“Looking at Joss’s body of work and the scripts that he’s written and his TV shows, the characters never ever get lost,” said Feige. “In fact, those are the moments that shine. We [Marvel Studios] are confident in our ability to handle a production of this size; we wanted a helmsman to come in and steer it in unexpected ways, and to guide that tone, which is what Joss has done so well.”

It is a testament to Whedon’s ingenuity to be able to maintain a fantastic balance between character and action. There is not one dull moment in The Avengers: Each hero shares a common arc in a sense, but have different journeys in which they come to see why they’re perfectly fitted to work together.

Hemsworth said it best when he described the Avengers as being fish out of water. “We somehow belong in [the Avengers], amongst the fact that we don’t belong anywhere else.”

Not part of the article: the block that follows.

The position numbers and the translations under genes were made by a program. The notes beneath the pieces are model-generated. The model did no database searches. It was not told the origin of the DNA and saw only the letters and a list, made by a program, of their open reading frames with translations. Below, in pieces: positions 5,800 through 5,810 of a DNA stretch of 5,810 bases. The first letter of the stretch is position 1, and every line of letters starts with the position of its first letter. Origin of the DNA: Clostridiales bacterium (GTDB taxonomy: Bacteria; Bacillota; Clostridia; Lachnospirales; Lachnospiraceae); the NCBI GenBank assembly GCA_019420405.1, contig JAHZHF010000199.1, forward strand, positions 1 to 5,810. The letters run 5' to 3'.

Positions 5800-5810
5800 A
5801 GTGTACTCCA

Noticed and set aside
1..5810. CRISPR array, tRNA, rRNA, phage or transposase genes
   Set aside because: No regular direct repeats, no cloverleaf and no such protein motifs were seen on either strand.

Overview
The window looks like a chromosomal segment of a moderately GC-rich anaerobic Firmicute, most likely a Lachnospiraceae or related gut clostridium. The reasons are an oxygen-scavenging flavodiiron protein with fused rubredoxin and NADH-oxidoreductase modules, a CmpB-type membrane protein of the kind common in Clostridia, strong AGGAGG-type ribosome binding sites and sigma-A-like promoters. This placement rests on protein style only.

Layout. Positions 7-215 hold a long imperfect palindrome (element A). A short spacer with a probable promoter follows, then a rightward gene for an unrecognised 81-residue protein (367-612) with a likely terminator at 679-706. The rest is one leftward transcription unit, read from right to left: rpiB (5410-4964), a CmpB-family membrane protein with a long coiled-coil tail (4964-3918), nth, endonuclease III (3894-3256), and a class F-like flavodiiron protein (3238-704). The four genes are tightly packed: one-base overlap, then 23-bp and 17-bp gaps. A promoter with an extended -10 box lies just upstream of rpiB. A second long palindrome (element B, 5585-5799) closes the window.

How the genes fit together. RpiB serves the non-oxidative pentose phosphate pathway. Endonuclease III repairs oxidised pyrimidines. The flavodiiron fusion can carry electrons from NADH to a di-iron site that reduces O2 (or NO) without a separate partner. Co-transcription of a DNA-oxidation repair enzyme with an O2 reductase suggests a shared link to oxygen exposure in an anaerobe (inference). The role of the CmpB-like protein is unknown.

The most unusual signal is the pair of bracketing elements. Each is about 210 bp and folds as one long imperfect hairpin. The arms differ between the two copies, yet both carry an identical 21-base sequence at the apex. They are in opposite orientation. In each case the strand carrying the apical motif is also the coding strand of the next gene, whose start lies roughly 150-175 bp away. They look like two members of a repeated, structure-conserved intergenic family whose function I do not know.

Downey Jr. as Tony Stark/Iron Man is “more Han Solo than Luke Skywalker,” as the actor quipped, in the sense that he starts off not setting out to do something noble. Then there is Thor, who must face his brother, and Captain America, who is coming to terms with being a man out of time.

Audiences are no doubt eager to see Mark Ruffalo’s new interpretation of Bruce Banner/Hulk, who Whedon decidedly kept more human in this incarnation. Ruffalo’s take on Banner is a combination of the direction given to him by Whedon, as well as input from his 10-year-old son, interestingly enough.

“[Whedon] said he really liked the ‘Incredible Hulk’ TV show, so I rented it with my son,” said Ruffalo. “After the third episode, he turned to me and said, ‘Papa, he’s so misunderstood.’ I basically based my character entirely on my 10-year-old boy. [Hulk] has all of the force of nature screaming out of his body, while at the same time having everyone around him telling him to fucking control himself.”

Whedon used his expertise to find the appropriate way to present the characters for both fans of the comics, and those who were less familiar.